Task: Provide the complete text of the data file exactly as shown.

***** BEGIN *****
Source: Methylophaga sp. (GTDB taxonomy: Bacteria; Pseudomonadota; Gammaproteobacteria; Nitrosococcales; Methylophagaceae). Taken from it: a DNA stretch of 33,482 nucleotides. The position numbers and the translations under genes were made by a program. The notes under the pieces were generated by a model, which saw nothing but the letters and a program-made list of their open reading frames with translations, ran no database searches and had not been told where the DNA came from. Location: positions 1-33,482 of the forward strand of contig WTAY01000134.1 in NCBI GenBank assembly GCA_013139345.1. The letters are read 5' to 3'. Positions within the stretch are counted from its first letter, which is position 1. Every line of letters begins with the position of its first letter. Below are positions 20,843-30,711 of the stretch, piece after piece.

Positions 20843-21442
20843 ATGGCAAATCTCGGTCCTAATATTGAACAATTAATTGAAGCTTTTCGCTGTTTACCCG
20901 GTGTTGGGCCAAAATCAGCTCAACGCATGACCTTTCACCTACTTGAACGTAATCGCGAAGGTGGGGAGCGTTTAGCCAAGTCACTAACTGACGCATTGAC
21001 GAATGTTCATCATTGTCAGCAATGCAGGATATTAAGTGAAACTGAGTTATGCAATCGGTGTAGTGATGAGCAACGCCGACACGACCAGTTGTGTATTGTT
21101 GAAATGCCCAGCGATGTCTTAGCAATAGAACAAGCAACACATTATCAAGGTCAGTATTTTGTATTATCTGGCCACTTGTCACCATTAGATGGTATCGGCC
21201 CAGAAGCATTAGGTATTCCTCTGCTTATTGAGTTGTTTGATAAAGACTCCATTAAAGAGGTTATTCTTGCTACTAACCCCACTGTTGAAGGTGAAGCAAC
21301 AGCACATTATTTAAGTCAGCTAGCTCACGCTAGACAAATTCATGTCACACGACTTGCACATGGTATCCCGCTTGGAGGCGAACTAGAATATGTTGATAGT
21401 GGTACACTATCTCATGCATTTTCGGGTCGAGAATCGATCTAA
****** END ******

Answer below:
Source: Methylophaga sp. (GTDB taxonomy: Bacteria; Pseudomonadota; Gammaproteobacteria; Nitrosococcales; Methylophagaceae). Taken from it: a DNA stretch of 33,482 nucleotides. The position numbers and the translations under genes were made by a program. The notes under the pieces were generated by a model, which saw nothing but the letters and a program-made list of their open reading frames with translations, ran no database searches and had not been told where the DNA came from. Location: positions 1-33,482 of the forward strand of contig WTAY01000134.1 in NCBI GenBank assembly GCA_013139345.1. The letters are read 5' to 3'. Positions within the stretch are counted from its first letter, which is position 1. Every line of letters begins with the position of its first letter. Below are positions 20,843-30,711 of the stretch, piece after piece.

Positions 20843-21442
20843 ATGGCAAATCTCGGTCCTAATATTGAACAATTAATTGAAGCTTTTCGCTGTTTACCCG
20901 GTGTTGGGCCAAAATCAGCTCAACGCATGACCTTTCACCTACTTGAACGTAATCGCGAAGGTGGGGAGCGTTTAGCCAAGTCACTAACTGACGCATTGAC
21001 GAATGTTCATCATTGTCAGCAATGCAGGATATTAAGTGAAACTGAGTTATGCAATCGGTGTAGTGATGAGCAACGCCGACACGACCAGTTGTGTATTGTT
21101 GAAATGCCCAGCGATGTCTTAGCAATAGAACAAGCAACACATTATCAAGGTCAGTATTTTGTATTATCTGGCCACTTGTCACCATTAGATGGTATCGGCC
21201 CAGAAGCATTAGGTATTCCTCTGCTTATTGAGTTGTTTGATAAAGACTCCATTAAAGAGGTTATTCTTGCTACTAACCCCACTGTTGAAGGTGAAGCAAC
21301 AGCACATTATTTAAGTCAGCTAGCTCACGCTAGACAAATTCATGTCACACGACTTGCACATGGTATCCCGCTTGGAGGCGAACTAGAATATGTTGATAGT
21401 GGTACACTATCTCATGCATTTTCGGGTCGAGAATCGATCTAA